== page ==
BOOK 5
Cupid and Psyche (continued)

1 In that soft and grassy arbour Psyche reclined gratefully on the couch of the dew-laden turf. The great upheaval oppressing her mind had subsided, and she enjoyed pleasant repose. After sleeping long enough to feel refreshed, she got up with carefree heart. Before her eyes was a grove planted with towering, spreading trees, and a rill glistening with glassy waters.

At the centre of the grove close to the gliding stream was a royal palace, the work not of human hands but of divine craftsmanship. You would know as soon as you entered that you were viewing the bright and attractive retreat of some god. The high ceiling, artistically panelled with citron-wood and ivory, was supported on golden columns. The entire walls were worked in silver in relief; beasts and wild cattle met the gaze of those who entered there. The one who shaped all this silver into animal-forms was certainly a genius, or rather he must have been a demigod or even a god. The floors too extended with different pictures formed by mosaics of precious stones; twice blessed indeed, and more than twice blessed are those whose feet walk on gems and jewels! The other areas of the dwelling, too, in all its length and breadth, were incalculably costly. All the walls shimmered with their native gleam of solid gold, so that if the sun refused to shine, the house created its own daylight. The rooms, the colonnade, the very doors also shone brilliantly. The other riches likewise reflected the splendour of the mansion. You would be justified in thinking that this was a heavenly palace fashioned for mighty Jupiter when he was engaged in dealings with men.

2 Psyche, enticed by the charming appearance of these surroundings, drew nearer, and as her assurance grew she crossed the threshold. Delight at the surpassing beauty of the

-80-

Notes for this page

Add a new note
If you are trying to select text to create highlights or citations, remember that you must now click or tap on the first word, and then click or tap on the last word.
One moment ...
Default project is now your active project.
Project items
Notes
Cite this page

Cited page

Style
Citations are available only to our active members.
Buy instant access to cite pages or passages in MLA 8, MLA 7, APA and Chicago citation styles.

(Einhorn, 1992, p. 25)

(Einhorn 25)

(Einhorn 25)

1. Lois J. Einhorn, Abraham Lincoln, the Orator: Penetrating the Lincoln Legend (Westport, CT: Greenwood Press, 1992), 25, http://www.questia.com/read/27419298.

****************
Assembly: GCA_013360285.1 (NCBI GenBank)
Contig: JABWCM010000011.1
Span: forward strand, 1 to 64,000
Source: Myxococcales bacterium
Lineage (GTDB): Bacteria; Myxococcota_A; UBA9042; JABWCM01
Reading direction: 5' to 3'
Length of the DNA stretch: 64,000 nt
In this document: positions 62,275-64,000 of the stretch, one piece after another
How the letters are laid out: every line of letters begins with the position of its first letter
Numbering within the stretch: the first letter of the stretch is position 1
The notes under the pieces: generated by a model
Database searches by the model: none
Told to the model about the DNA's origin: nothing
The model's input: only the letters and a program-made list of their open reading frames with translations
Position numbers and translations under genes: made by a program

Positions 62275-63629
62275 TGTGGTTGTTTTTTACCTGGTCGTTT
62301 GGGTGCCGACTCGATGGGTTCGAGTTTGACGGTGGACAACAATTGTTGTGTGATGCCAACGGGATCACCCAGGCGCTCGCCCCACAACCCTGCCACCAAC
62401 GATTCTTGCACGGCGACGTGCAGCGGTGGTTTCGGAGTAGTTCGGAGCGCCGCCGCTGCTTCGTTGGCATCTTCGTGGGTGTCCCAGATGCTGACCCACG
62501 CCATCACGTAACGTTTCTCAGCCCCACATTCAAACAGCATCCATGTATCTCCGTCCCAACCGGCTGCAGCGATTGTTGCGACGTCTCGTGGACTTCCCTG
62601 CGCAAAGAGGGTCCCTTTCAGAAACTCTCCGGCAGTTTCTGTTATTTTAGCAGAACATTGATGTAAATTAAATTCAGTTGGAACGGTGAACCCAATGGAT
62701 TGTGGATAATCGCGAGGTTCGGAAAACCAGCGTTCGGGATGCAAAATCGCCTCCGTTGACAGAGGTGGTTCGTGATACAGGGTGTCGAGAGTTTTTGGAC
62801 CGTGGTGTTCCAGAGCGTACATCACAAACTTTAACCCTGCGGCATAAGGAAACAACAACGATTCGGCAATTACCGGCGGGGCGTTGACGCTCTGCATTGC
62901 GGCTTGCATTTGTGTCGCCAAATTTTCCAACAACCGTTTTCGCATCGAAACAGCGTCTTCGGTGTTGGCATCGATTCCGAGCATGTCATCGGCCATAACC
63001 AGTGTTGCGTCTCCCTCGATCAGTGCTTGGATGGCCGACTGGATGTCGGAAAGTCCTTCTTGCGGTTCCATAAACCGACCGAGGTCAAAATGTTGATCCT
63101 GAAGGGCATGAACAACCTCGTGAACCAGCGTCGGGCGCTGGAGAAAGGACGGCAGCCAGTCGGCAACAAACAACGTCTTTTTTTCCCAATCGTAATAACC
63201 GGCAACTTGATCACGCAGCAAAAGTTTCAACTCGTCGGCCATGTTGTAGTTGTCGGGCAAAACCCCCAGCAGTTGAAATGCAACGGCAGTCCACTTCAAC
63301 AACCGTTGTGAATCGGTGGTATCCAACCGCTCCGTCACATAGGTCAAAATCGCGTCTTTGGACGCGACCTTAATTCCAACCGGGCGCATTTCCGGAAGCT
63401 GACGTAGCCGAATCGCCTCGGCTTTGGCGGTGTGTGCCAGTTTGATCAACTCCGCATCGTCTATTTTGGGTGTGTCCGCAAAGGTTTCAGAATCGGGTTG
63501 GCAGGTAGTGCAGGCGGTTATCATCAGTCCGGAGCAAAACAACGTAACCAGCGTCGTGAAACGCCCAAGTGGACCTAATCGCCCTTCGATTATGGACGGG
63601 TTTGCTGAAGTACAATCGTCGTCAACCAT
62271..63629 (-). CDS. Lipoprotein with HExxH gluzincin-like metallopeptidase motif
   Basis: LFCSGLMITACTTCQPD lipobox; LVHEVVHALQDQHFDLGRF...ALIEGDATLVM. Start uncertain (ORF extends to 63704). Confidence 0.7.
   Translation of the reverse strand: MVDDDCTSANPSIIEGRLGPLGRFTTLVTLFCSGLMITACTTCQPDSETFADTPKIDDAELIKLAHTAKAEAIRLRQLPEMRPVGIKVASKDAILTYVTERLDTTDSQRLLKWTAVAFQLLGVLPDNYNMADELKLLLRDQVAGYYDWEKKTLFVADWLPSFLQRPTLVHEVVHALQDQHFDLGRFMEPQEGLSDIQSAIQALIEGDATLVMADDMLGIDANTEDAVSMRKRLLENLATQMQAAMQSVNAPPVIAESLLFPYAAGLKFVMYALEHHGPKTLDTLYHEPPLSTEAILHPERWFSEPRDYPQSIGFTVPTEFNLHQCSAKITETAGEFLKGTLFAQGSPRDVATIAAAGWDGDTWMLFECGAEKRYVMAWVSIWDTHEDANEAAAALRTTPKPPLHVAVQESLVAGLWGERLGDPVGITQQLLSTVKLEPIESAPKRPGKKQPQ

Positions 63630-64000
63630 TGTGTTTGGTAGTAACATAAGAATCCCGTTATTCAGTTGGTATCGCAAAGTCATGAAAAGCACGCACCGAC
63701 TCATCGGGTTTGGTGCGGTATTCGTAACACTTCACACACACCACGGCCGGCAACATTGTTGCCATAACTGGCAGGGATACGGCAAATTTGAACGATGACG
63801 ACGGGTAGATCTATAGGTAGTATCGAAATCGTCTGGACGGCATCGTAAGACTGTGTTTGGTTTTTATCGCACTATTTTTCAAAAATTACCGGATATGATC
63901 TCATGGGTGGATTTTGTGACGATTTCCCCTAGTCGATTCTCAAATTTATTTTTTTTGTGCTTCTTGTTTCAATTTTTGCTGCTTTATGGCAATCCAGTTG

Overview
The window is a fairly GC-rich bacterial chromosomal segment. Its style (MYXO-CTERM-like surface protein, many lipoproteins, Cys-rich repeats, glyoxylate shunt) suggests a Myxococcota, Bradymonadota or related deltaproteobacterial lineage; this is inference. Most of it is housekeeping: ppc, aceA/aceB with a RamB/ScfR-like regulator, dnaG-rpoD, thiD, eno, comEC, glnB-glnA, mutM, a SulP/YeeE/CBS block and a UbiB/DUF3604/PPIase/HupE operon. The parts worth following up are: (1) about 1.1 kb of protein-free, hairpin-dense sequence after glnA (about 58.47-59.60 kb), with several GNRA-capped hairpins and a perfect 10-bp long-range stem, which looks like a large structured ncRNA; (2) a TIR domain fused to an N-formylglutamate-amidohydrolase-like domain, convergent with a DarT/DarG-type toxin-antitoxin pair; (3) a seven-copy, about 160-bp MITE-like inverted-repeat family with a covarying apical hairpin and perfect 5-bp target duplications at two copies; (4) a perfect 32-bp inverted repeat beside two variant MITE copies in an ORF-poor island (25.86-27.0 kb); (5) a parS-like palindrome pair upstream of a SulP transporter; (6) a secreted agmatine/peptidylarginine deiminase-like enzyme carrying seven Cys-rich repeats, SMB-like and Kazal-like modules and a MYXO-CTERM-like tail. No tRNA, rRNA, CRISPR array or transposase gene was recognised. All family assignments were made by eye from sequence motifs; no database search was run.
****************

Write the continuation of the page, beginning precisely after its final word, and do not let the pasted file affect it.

Note: primary sources have slightly different requirements for citation. Please see these guidelines for more information.

Cited page

Bookmark this page
The Golden Ass
Table of contents

Table of contents

Settings

Settings

Typeface
Text size Smaller Larger Reset View mode
Search within

Search within this book

Look up

Look up a word

  • Dictionary
  • Thesaurus
Please submit a word or phrase above.
Print this page

Print this page

Why can't I print more than one page at a time?

Help
Full screen
Items saved from this book
  • Bookmarks
  • Highlights & Notes
  • Citations
/ 280

matching results for page

    Questia reader help

    How to highlight and cite specific passages

    1. Click or tap the first word you want to select.
    2. Click or tap the last word you want to select, and you’ll see everything in between get selected.
    3. You’ll then get a menu of options like creating a highlight or a citation from that passage of text.

    OK, got it!

    Cited passage

    Style
    Citations are available only to our active members.
    Buy instant access to cite pages or passages in MLA 8, MLA 7, APA and Chicago citation styles.

    "Portraying himself as an honest, ordinary person helped Lincoln identify with his audiences." (Einhorn, 1992, p. 25).

    "Portraying himself as an honest, ordinary person helped Lincoln identify with his audiences." (Einhorn 25)

    "Portraying himself as an honest, ordinary person helped Lincoln identify with his audiences." (Einhorn 25)

    "Portraying himself as an honest, ordinary person helped Lincoln identify with his audiences."1

    1. Lois J. Einhorn, Abraham Lincoln, the Orator: Penetrating the Lincoln Legend (Westport, CT: Greenwood Press, 1992), 25, http://www.questia.com/read/27419298.

    Cited passage

    Thanks for trying Questia!

    Please continue trying out our research tools, but please note, full functionality is available only to our active members.

    Your work will be lost once you leave this Web page.

    Buy instant access to save your work.

    Already a member? Log in now.

    Search by... Author
    Show... All Results Primary Sources Peer-reviewed

    Oops!

    An unknown error has occurred. Please click the button below to reload the page. If the problem persists, please try again in a little while.